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Sue Morris

Master Gardener

Master Gardener Sue Morris has been writing a column since 1991 for Kandiyohi County newspapers. Morris has been certified through the University of Minnesota as a gardening and horticulture expert since 1983. She lives in Kandiyohi County.

Rhubarb season is almost over but it is time to mulch tomatoes, continue deadheading flowers and fertilizing pots of annuals.
Patches of dead grass from the drought last summer are likely to fill in on their own if they are smaller than 6 inches. It is good to fertilize by mid-June to thicken the grass, shade weeds and add nutrients for roots and shoots.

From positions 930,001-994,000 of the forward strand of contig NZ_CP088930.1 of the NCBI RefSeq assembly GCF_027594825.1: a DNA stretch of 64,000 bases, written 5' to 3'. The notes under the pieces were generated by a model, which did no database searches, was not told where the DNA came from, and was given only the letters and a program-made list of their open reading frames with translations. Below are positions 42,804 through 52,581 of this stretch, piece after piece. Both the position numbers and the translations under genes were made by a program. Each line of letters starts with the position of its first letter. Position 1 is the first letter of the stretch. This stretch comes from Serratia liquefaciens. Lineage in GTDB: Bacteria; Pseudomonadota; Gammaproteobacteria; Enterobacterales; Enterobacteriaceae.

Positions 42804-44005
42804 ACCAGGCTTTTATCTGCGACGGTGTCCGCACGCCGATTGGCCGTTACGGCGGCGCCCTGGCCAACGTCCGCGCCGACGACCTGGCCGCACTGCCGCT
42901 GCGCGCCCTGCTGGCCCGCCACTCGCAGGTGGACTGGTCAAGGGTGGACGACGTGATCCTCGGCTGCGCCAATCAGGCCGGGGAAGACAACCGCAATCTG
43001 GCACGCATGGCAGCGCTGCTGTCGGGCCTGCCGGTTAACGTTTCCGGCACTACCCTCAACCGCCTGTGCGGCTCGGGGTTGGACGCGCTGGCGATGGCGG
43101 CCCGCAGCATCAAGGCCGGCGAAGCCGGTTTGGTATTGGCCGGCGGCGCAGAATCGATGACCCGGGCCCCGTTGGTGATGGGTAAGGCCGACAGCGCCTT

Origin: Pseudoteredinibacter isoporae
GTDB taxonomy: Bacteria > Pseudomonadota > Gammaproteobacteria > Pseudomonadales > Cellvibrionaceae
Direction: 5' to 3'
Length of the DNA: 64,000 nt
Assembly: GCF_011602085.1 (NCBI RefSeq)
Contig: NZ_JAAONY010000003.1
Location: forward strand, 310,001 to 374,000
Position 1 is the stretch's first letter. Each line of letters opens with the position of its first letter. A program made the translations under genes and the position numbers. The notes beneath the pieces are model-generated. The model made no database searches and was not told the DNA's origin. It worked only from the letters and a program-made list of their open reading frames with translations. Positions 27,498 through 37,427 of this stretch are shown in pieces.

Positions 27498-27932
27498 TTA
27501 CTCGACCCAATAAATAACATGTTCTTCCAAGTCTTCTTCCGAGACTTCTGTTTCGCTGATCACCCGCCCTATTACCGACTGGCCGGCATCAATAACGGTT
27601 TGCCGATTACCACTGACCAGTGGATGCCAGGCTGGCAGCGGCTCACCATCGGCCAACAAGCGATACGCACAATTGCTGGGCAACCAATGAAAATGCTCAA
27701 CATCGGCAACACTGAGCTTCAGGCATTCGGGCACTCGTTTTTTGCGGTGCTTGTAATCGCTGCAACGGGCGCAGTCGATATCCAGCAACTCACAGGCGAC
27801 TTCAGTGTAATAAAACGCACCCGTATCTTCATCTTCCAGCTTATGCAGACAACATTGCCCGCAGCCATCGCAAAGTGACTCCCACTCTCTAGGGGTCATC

Apple trees need pollen from a different variety to grow fruit. If there are other apple trees nearby in your neighborhood — even crabapple — one tree may be all you need to plant.
Gladiolus provide a favorite cut flower in summer, but the plants are susceptible to thrips. The plants can be sprayed, but the best control methods are applied to the corms when stored over the winter.
Award winners are hostas that are good garden plants in all regions of the country, are widely available in sufficient supply and retail for about $15 in the year of selection.
There is no official stance from the University of Minnesota on adopting a "No Mow May" approach to your lawn, in order to provide food for early pollinators. Both Wisconsin and Iowa Extensions recommend adopting a “Mow Less in May” routine.
Garden tools should be cleaned up now if that was not done last fall. Pots for annual flowers should have new soil each year, and the old soil can be worked into the garden. And soil tests aren't a bad idea either. Local Extension offices can help. It's also time to start hardening off any plant started indoors.